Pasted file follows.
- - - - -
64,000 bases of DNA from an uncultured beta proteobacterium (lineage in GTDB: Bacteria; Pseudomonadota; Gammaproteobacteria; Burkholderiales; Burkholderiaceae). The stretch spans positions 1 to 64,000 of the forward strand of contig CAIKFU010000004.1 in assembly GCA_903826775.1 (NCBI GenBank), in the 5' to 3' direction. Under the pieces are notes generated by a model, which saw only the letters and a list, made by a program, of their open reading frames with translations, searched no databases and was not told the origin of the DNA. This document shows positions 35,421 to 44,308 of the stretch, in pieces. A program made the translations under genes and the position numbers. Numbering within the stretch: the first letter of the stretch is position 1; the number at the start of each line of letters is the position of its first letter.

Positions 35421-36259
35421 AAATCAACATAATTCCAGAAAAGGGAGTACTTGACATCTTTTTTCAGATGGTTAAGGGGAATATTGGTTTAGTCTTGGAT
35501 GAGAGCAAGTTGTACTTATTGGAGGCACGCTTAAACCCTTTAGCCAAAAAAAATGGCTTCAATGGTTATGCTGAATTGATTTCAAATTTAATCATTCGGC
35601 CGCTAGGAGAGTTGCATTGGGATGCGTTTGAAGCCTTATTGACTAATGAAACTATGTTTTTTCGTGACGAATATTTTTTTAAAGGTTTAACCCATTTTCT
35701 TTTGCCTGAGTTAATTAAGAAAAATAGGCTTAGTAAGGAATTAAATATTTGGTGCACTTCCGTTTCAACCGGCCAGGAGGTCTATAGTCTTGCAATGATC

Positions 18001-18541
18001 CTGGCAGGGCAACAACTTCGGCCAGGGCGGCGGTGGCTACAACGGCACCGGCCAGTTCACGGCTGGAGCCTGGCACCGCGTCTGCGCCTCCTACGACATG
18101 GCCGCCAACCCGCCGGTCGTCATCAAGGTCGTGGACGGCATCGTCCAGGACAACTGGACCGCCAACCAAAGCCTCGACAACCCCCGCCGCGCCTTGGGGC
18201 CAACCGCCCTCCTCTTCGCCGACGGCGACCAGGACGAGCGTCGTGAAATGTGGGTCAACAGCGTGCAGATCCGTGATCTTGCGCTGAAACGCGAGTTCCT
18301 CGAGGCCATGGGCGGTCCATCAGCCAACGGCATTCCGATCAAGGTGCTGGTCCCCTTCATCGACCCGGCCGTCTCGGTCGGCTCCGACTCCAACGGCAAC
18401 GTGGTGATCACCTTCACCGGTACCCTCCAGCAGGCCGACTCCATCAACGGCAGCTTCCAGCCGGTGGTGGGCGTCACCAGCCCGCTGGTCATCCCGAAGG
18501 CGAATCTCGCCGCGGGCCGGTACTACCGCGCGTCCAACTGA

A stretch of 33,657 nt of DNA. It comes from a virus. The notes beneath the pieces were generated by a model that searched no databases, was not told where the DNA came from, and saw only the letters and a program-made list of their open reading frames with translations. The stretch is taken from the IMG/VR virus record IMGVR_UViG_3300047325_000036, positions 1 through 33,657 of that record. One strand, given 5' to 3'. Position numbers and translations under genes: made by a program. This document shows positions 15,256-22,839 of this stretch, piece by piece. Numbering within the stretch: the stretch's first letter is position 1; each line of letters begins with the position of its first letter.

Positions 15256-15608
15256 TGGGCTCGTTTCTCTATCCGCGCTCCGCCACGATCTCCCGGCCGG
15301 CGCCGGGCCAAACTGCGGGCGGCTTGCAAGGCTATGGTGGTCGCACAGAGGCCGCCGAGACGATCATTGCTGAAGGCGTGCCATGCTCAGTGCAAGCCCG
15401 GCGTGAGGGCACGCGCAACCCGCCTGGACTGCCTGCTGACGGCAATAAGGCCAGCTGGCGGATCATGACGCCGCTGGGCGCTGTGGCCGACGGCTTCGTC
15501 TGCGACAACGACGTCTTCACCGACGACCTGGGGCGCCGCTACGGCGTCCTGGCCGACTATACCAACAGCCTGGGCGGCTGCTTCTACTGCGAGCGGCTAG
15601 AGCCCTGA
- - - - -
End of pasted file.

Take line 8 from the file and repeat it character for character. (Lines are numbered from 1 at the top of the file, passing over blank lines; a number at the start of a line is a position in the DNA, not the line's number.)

18001 CTGGCAGGGCAACAACTTCGGCCAGGGCGGCGGTGGCTACAACGGCACCGGCCAGTTCACGGCTGGAGCCTGGCACCGCGTCTGCGCCTCCTACGACATG